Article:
In the work of character building, each person is responsible for the way in which he builds. There are many in our world who teach speculative theories, rather than the simple truths which Christ taught. Everyone will be tested, to see whether his conversion is real. The pure doctrines that are taught in faith, the gold, silver, and precious stones that are brought to the foundation, will elevate and ennoble the receiver. But the teaching that is mingled with human philosophy can never satisfy. RH December 11, 1900, Art. A, par. 17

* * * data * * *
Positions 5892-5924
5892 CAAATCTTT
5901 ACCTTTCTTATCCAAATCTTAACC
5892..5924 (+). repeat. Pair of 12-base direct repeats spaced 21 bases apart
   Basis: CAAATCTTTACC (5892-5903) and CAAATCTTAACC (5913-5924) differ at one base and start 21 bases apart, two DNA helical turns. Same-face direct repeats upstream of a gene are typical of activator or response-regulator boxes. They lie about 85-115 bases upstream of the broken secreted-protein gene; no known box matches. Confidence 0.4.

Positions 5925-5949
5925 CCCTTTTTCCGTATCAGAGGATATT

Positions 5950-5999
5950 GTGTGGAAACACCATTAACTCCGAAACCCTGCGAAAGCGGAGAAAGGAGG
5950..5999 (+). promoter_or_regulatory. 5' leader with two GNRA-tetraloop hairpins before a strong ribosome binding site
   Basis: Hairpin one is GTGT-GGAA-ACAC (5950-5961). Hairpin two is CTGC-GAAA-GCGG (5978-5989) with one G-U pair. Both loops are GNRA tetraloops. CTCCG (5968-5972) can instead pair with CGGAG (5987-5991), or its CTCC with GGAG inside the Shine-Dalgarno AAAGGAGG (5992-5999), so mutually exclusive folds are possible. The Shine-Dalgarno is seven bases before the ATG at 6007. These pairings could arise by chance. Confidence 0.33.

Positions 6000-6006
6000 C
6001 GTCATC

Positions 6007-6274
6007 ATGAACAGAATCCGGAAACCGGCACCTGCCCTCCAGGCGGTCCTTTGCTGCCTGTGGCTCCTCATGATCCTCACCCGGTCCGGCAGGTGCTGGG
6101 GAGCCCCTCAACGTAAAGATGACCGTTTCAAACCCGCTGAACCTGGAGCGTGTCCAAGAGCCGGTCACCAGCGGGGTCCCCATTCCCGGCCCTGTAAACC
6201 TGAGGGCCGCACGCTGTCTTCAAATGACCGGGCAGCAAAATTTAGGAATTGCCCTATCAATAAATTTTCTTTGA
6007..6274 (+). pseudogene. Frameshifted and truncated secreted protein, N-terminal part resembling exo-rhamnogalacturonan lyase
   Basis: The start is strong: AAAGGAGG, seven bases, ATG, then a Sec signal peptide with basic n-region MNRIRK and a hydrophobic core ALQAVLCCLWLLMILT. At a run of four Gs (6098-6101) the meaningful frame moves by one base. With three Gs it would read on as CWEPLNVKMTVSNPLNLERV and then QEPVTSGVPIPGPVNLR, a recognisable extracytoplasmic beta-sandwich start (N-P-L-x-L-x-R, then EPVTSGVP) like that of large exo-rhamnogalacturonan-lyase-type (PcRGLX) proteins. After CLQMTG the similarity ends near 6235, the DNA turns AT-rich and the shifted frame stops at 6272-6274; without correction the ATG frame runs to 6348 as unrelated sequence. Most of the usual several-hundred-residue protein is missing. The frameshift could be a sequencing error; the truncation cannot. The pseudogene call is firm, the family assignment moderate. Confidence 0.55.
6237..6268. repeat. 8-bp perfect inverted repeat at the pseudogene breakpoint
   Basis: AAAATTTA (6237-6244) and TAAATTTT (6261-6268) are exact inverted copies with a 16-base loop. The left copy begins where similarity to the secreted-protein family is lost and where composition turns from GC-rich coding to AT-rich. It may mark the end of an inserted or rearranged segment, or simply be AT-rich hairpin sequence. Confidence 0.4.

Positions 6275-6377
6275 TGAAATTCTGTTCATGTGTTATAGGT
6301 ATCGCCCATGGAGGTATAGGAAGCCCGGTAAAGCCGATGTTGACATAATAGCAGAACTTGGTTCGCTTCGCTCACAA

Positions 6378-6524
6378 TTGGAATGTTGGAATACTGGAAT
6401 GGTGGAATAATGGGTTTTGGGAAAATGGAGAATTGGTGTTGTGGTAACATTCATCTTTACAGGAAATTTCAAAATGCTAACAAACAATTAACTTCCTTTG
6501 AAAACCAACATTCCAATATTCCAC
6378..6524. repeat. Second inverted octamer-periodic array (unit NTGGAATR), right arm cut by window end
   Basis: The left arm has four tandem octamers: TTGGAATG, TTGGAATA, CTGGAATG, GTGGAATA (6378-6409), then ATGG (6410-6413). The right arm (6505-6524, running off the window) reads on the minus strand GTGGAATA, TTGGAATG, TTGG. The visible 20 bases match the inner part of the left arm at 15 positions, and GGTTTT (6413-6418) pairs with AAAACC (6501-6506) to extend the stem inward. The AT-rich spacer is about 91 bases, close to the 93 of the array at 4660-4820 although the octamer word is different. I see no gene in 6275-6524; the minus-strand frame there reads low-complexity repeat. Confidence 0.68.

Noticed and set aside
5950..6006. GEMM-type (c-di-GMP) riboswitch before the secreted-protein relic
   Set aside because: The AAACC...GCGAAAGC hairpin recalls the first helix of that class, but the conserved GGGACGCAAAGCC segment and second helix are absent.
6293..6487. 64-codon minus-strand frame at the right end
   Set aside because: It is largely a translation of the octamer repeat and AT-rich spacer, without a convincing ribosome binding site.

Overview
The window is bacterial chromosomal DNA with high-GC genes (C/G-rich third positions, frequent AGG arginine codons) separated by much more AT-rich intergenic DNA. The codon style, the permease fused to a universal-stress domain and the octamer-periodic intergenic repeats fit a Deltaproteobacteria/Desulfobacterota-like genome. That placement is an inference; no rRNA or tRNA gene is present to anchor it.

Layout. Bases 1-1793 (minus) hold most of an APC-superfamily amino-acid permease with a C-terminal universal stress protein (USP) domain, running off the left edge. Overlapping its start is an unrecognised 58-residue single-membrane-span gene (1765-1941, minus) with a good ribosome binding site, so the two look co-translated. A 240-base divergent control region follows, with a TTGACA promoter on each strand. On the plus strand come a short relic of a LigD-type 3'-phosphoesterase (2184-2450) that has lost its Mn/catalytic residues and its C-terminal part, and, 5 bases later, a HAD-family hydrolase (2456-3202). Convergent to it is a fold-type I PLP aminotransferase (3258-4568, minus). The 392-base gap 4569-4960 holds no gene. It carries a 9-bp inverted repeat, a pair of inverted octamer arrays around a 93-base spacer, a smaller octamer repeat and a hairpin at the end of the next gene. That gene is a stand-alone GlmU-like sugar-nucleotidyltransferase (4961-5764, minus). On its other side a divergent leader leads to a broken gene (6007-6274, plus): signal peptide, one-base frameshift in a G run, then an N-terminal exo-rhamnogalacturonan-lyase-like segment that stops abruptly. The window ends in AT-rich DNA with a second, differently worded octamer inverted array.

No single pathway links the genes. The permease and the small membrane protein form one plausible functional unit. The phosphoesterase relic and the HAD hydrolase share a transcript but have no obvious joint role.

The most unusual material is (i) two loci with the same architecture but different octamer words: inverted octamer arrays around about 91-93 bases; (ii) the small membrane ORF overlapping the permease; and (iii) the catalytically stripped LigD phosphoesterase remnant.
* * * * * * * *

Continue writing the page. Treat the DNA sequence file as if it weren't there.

It makes every difference what material is used in the character building. The long-expected day of God will soon test every man's work. “The fire shall try every man's work of what sort it is.” As fire reveals the difference between gold, silver, and precious stones, and wood, hay, and stubble, so the day of judgment will test characters, showing the difference between characters formed after Christ's likeness, and characters formed after the likeness of the selfish heart. All selfishness, all false religion, will then appear as it is. The worthless material will be consumed; but the gold of true, simple, humble faith will never lose its value. It can never be consumed; for it is imperishable. One hour of transgression will be seen to be a great loss, while the fear of the Lord will be seen to be the beginning of wisdom. The pleasure of self-indulgence will perish as stubble, while the gold of steadfast principle, maintained at any cost, will endure forever. RH December 11, 1900, Art. A, par. 18